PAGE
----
Whose streets, whose state? Territorializing whiteness in the Northwest

Authors: Robin Wright*, University of Minnesota - Minneapolis
Topics: Ethnicity and Race, Rural Geography, Cultural and Political Ecology
Keywords: territory, race, whiteness,
Session Type: Paper
Day: 4/8/2020
Start / End Time: 3:20 PM / 4:35 PM
Room: Governors Square 11, Sheraton, Concourse Level
Presentation File: No File Uploaded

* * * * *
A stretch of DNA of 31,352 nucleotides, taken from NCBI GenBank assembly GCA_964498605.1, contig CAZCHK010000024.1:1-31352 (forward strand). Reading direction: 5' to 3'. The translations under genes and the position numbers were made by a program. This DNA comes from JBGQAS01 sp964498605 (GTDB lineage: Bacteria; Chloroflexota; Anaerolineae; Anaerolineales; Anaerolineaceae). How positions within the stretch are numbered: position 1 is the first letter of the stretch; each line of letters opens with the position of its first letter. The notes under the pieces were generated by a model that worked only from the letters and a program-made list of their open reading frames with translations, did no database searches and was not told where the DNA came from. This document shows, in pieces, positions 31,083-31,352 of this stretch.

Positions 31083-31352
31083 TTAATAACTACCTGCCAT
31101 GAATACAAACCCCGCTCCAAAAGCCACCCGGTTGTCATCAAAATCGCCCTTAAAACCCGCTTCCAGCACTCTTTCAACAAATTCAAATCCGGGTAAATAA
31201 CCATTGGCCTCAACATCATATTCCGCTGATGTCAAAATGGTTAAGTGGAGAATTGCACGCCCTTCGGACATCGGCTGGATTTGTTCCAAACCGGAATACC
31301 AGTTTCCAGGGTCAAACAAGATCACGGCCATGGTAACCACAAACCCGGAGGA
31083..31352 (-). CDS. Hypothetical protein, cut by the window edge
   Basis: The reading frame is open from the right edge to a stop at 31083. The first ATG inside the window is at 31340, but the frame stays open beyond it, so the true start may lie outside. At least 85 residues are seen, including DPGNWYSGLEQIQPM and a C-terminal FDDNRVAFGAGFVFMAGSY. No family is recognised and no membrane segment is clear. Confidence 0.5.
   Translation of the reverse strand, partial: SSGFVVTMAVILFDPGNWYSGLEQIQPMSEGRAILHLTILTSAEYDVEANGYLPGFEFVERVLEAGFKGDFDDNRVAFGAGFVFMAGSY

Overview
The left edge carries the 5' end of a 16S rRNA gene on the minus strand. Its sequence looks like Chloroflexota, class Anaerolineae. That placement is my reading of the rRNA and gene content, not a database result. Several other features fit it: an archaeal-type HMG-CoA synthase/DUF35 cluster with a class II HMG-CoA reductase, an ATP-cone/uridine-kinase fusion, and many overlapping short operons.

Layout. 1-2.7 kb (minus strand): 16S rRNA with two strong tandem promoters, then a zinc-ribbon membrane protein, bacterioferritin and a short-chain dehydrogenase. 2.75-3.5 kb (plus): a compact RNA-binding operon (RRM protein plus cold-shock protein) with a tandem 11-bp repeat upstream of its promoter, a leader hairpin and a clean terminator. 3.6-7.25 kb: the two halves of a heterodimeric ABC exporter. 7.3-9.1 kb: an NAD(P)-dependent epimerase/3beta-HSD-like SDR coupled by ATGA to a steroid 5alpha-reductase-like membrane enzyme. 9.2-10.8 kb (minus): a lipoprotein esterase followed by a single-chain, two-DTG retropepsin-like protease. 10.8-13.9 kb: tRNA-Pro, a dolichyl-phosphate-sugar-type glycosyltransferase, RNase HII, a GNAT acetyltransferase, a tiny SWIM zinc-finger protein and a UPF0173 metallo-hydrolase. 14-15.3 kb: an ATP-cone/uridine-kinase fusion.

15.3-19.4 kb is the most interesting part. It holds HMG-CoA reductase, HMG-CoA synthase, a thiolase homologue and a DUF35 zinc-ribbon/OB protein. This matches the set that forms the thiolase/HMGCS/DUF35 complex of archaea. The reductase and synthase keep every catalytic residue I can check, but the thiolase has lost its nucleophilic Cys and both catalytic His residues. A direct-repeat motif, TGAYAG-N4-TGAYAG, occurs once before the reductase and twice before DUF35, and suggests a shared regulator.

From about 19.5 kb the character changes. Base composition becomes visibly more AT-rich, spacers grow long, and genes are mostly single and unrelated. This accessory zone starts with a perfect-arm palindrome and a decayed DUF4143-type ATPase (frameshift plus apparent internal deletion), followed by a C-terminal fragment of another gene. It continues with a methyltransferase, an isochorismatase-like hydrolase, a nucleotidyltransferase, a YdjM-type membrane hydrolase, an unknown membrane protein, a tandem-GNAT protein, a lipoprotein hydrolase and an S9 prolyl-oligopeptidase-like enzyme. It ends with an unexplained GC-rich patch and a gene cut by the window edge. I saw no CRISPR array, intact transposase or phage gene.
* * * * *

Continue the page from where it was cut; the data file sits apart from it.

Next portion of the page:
East of the Cascade mountains, Washingtonians seek to create a 51st state based in Christian conservative values, while west of the mountains the city of Portland, Oregon is the site of increasingly violent incursions by out-of-town right-wing activists. Though seemingly divergent, I argue in this paper that attempts to ‘move out’ to new territory and ‘move in’ to reclaim territory both function to reproduce whiteness as a racial identity, social status, and spatial location. Separatist groups in Oregon and Washington claim that governing liberal elites no longer represent their religious, cultural, or economic interests. Heterogenous groups cohering around 2nd amendment rights and natural resource management assert their claims to political and public space over and against the selfsame elites through open carry rallies, marches, tractor caravans, and staged street fights. These multi-directional efforts to re-make cityscapes and landscapes as white spaces are dependent on valorizing an imagined rural subject that is Christian, white, male, and employed in traditional agriculture, forestry, and construction industries. This white rural archetype circulates through these movements even as most activists live in suburban and exurban areas close to urban centers in both the western (more populous) and eastern (less populous) sides of the states. Drawing on six months of digital ethnography, participant observation, and interviews with right-wing activists in Oregon and Washington, I show how whiteness is relationally constructed through the struggle to re-politicize and re-territorialize whiteness as a rural identity while claiming rightful political authority over both urban and rural spaces.

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